Luconia Shoals is a symbolically important series of reefs off the coast of Malaysia’s Sarawak state which China seems determined to control without physically occupying. Beijing, along with Taipei, consider them part of the disputed Spratly Islands despite their geographic distance from that group. One of the reefs, Luconia Breakers, may include a small sandbar above water at high-tide, but the rest are entirely underwater. CCG vessels have been patrolling Luconia regularly since September 2013. In fact, one of the CCG vessels now harassing Vietnamese operations near Vanguard Bank engaged in similar intimidation of a drilling rig in a Malaysian block near Luconia Breakers in May. The Malaysian government has not acknowledged that harassment and generally avoids mentioning the years-long CCG presence. But authorities are clearly aware, as evidenced by Royal Malaysian Navy vessels that infrequently monitor the Chinese patrols. For example, RMN Warships 3502 and 176 each patrolled near the Haijing 3306 at Luconia Shoals for at least two days in September and October 2018. Most recently, the Ka Bunga Mas 5, a Malaysian navy auxiliary ship, has been operating as close as 2 nautical miles from the Haijing 5401, which began patrolling the area on September 22.
Second Thomas Shoal is an entirely underwater reef less than 20 nautical miles from Mischief Reef, China’s largest outpost in the Spratlys. In response to China’s occupation of Mischief in 1994, the Philippines in 1999 intentionally grounded a World War II-era tank landing ship, the BRP Sierra Madre, on the reef. The ship has since served as a permanent outpost for a small contingent of Filipino troops, despite Chinese demands that it be removed. China increased its patrol presence near Second Thomas Shoal in May 2013 and blockaded the troops on the Sierra Madre for several weeks in March 2014. More recent harassment reports have included the buzzing of a Philippine resupply mission by a CCG helicopter in May 2018 and a report from the Philippine Department of National Defense that the Haijing 3305, another Shucha II-class vessel, blocked the route of three resupply vessels in May 2019.
Far from being unusual, the 3305’s deployment around Second Thomas was part of a regular pattern of near-constant CCG patrols near the Sierra Madre. The more recent patrols of its sister ships, the Haijing 3307 in July and Haijing 3306 in August, are illustrative.
The third site most often frequented by these CCG patrols broadcasting AIS is Scarborough Shoal, which has been at the heart of Sino-Philippine tensions since 2012 when China effectively seized control of the feature. CCG as well as Chinese maritime militia vessels have maintained a constant presence at Scarborough ever since, with at least one Chinese vessel always anchored just inside the only channel into the reef’s lagoon. Since late 2016, and sporadically between 2012 and 2016, the CCG has allowed Filipino fishing around the perimeter of the lagoon. But those activities happen under the watchful eye of the Chinese vessels, which reportedly harass and extort fishers.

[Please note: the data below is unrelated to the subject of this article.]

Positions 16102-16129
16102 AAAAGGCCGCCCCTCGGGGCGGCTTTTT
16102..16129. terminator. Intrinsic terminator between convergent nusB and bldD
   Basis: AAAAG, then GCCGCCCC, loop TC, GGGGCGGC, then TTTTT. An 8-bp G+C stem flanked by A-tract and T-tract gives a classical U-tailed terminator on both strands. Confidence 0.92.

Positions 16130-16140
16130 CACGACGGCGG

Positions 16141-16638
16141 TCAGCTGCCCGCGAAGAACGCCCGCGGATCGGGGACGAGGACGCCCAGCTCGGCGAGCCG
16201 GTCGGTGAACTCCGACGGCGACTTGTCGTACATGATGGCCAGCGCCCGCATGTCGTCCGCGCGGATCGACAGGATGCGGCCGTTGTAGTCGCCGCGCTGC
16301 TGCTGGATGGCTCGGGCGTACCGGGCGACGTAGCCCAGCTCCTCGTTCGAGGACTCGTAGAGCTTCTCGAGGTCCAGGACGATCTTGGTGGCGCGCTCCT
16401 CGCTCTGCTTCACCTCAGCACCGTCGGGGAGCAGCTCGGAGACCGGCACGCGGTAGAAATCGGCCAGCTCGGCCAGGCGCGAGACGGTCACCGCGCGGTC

CCG vessels frequently broadcast AIS while patrolling Scarborough, but not as consistently as they do at Second Thomas and Luconia. This may be because, unlike those other reefs which are effectively administered by the Philippines and Malaysia, China is firmly in control of Scarborough. Every Filipino fisher returning from the reef confirm China’s presence, and satellite imagery shows that Chinese vessels remains on-station inside the lagoon. This might explain why the CCG vessels which frequently patrol around the shoal do not feel the same need to broadcast their position as a declaration of sovereignty, though they also do not necessarily bother to shut off their transceivers either.
The pattern of Chinese patrols at these features has grown more consistent in recent years, and especially with the completion of harbor facilities at its bases in the Spratly Islands. There don’t appear to be any other contested areas where CCG presence is so persistent, and where China clearly wants regional counterparts to know they are present. Beijing has evidently taken a special interest in Luconia, Second Thomas, and Scarborough Shoals. It seems to be wagering that if it can maintain a semi-permanent CCG presence for long enough, regional states will eventually accede to its de facto control of those areas. And if that strategy succeeds at Luconia and Second Thomas (as it arguably already has at Scarborough), it will serve as a compelling blueprint for extending Chinese administration across other reefs and shoals.